Transnasal endoscopic post-pyloric NET placement: A transnasal endoscopic post-pyloric NET placement method has been described in both critically ill and non-critically ill patients. It was first described as a method of viewing the upper gastrointestinal tract (GIT) in 1987. The advent of small diameter gastroscopes has allowed a transnasal method of post-pyloric NET placement. The technique involves application of intranasal anaesthesia to a patient naris. One benefit of this method is that no intravenous sedation is required which may be important especially if patient is unwell. This method also negates the need for the difficult mouth to nose wire transfer associated with some peroral NET placement techniques. An ultrathin gastroscope is passed transnasally into the upper GI tract. The gastroscope is then advanced as far as possible into the duodenum. A soft-tipped guidewire is placed through the working channel. The guidewire is advanced as far as possible into the small bowel. The gastroscope is withdrawn with the guidewire remaining in-situ. The NET is passed over the guidewire which is subsequently removed. Distal NET position is confirmed by fluoroscopy. If NET position is not satisfactory the whole procedure is repeated. Unfortunately, excessive gastric looping of the thin gastroscope is common-especially if altered duodenal anatomy is present. In one study, in a non-critically ill group, only 36.8% had NET placement in the jejunum (the endoscopists had little previous experience) although 86.3% did have post pyloric NET placement. In a separate study in critically ill patients a 133 cm long small calibre prototype gastroscope was used. Wildi et al had a 93.6% post-pyloric NET placement. The group did however comment that duodenal intubation was a difficult component of the procedure.
There have been very few randomised studies comparing transnasal NET placement versus peroral technique. One randomised trial did show that procedure time and sedation doses were lower in the transnasal group compared to the peroral group. The post-pyloric NET placement rate was the same in both groups with an overall 85% post-pyloric placement. The overall NET placement, distal to the Ligament of Treitz, was however only 30% with no significant difference between the groups. This transnasal method also eliminates the risk of endoscopist finger injury during mouth-to-nose guidewire transfer.
A separate study which compared transnasal versus fluoroscopic NET placement in critically ill patients showed no significant differences between post-pyloric NET placement rates. 90% of procedures achieved a post-duodenal bulb placement. The procedure duration was again shorter in the transnasal group. The importance of endoscopist experience of previous transnasal endoscopy was highlighted by this study. Jejunal NET placement improved from 60% to 100% between the first and last ten procedures. Overall however there are conflicting reports regarding actual jejunal NET placement by the transnasal method[36,38,41].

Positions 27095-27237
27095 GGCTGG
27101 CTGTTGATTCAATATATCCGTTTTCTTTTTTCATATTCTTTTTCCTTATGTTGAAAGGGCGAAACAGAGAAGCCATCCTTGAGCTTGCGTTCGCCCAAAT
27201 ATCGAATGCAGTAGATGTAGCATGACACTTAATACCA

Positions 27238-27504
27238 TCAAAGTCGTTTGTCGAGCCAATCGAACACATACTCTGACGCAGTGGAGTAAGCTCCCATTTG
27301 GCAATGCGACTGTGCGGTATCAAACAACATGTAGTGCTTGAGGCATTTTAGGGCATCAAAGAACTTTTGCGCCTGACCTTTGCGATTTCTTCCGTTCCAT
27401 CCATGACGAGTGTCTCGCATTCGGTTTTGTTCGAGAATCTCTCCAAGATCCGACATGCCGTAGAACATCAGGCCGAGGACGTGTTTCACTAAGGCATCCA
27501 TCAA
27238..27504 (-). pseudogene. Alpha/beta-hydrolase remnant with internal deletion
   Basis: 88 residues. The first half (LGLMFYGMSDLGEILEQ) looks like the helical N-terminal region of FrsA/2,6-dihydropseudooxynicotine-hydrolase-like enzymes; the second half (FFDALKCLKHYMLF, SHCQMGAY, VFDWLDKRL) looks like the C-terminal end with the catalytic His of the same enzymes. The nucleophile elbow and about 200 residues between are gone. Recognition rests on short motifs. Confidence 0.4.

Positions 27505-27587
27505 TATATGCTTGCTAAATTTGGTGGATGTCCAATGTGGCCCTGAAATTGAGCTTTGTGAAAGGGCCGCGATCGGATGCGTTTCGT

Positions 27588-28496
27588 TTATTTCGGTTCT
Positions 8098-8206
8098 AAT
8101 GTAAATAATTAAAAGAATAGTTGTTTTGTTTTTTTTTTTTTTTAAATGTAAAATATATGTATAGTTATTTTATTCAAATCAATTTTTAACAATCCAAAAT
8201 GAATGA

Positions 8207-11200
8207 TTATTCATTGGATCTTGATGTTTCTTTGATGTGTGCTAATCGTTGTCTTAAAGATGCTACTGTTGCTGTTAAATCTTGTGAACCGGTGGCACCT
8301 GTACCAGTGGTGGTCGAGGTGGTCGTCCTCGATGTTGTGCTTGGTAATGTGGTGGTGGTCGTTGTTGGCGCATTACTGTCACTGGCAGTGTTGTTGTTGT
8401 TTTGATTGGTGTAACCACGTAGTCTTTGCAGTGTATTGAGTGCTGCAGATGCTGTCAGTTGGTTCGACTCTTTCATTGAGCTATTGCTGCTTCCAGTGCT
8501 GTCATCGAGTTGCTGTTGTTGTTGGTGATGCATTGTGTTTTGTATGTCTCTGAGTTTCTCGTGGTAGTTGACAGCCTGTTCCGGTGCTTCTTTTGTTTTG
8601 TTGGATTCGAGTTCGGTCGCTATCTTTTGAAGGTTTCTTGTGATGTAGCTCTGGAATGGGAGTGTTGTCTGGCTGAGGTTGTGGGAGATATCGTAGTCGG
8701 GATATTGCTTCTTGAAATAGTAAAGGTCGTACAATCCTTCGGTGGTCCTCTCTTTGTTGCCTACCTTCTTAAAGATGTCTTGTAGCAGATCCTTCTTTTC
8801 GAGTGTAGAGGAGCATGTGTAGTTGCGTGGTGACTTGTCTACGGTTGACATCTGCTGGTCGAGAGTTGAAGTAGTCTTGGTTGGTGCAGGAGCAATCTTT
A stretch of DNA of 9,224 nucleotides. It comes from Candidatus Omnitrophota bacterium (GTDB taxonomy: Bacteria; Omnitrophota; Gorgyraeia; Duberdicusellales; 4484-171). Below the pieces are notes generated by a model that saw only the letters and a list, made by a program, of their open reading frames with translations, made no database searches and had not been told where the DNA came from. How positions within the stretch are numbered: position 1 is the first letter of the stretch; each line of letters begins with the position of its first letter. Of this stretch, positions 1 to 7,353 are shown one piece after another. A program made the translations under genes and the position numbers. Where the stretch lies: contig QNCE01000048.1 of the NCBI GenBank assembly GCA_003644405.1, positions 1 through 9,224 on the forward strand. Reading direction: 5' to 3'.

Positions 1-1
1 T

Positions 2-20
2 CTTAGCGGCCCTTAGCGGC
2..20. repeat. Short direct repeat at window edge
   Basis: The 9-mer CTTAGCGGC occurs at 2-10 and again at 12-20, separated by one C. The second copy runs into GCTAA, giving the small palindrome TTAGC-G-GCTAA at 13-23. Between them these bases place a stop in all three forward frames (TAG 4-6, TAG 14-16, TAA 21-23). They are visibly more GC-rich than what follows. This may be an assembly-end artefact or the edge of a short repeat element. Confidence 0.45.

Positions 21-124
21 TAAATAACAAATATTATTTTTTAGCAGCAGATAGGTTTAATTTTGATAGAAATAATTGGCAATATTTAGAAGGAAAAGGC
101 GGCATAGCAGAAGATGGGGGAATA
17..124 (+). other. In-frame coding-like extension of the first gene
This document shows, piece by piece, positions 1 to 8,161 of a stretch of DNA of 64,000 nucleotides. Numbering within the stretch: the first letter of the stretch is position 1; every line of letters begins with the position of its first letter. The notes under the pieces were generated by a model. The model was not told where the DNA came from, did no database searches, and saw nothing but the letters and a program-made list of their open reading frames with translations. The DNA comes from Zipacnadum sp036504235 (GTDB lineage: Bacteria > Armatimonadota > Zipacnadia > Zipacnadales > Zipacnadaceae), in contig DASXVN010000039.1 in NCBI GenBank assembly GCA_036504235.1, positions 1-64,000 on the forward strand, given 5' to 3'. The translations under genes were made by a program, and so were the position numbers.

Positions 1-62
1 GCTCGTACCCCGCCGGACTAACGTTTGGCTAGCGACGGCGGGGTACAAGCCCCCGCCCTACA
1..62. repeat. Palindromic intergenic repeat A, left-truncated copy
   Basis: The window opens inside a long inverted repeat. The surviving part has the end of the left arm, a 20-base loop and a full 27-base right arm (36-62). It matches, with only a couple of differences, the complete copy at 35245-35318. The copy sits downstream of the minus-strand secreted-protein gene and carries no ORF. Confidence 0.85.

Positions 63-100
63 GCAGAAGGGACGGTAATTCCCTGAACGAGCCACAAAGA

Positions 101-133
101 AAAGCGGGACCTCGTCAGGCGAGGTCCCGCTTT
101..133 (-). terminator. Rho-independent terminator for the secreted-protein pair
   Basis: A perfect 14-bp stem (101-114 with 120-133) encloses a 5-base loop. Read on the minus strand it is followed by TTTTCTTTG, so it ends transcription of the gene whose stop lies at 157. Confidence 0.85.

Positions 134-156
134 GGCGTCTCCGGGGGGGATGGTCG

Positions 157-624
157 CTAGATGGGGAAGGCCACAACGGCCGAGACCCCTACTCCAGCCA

Double-lumen tube NETs: In patients with gastric outlet obstruction a NET with a proximal port for gastric decompression and a distal port for jejunal feeding may be beneficial. These specialised NETs have an outer gastric decompression tube and a thin inner jejunal feeding tube. The gastric decompression port may decrease vomiting and risks associated with post-pyloric feeding tubes.
Long-term enteral feeding requires the achievement of permanent access in the stomach or small bowel. Long-term enteral feeding is required if the indication for enteral feeding is likely to be greater than 30 d. The effect of the timing and method of enteral tube feeding for dysphagic stroke patients has been studied in a large multi-centre randomised controlled trial. In the early PEG feeding (versus early NG tube placement) there was an increased risk of death or poor outcome of 7.8% (P = 0.05). General indications for long-term enteral tube insertion include patients who are unable to adequately meet nutritional requirements orally. Patients also need a functioning gastro-intestinal tract. See Table Table66 for specific indications for long-term enteral feeding. It is however important to note that long-term enteral feeding medicalises a normal activity of everyday living. Ideally the decision to place long-term enteral feeding should be taken by the Nutrition Support Team or Percutaneously Placed Enteral Tube Feeding Service. Each hospital should have a defined referral pathway. The Nutrition Support Team is also responsible for post-procedure and long-term follow up.
Technique: The usual method for PEG tube insertion is the “pull through” method. A routine gastroscopy is performed. Duodenal intubation is performed to ensure there is no gastric outlet obstruction. Two operators are usually involved but one operator PEG insertion is possible and safe. In the “two operator” method the first operator controls the gastroscope. The gastroscope light is then transilluminated through the anterior abdominal wall. The second operator applies finger pressure on the anterior abdominal wall. This diaphanoscopy should result in indentation of the gastric mucosa. The abdominal wall is then aseptically cleaned. The needle aspiration test is utilized. This technique can decrease the risk of overlying small or large bowel perforation. Local anaesthetic is injected along tract into the stomach lumen. Next a short incision is made at the puncture site and a trocar needle is inserted into the stomach lumen. A guidewire is placed via trocar into the stomach, grabbed by forceps and then retracted through the mouth while removing the gastroscope. The PEG tube is then attached to the guidewire and is pulled via the mouth to the abdominal wall exit site. The external booster should be positioned 1-2 cm from the external abdominal wall. No dressings should be placed at the exit site. The external booster should not be sutured.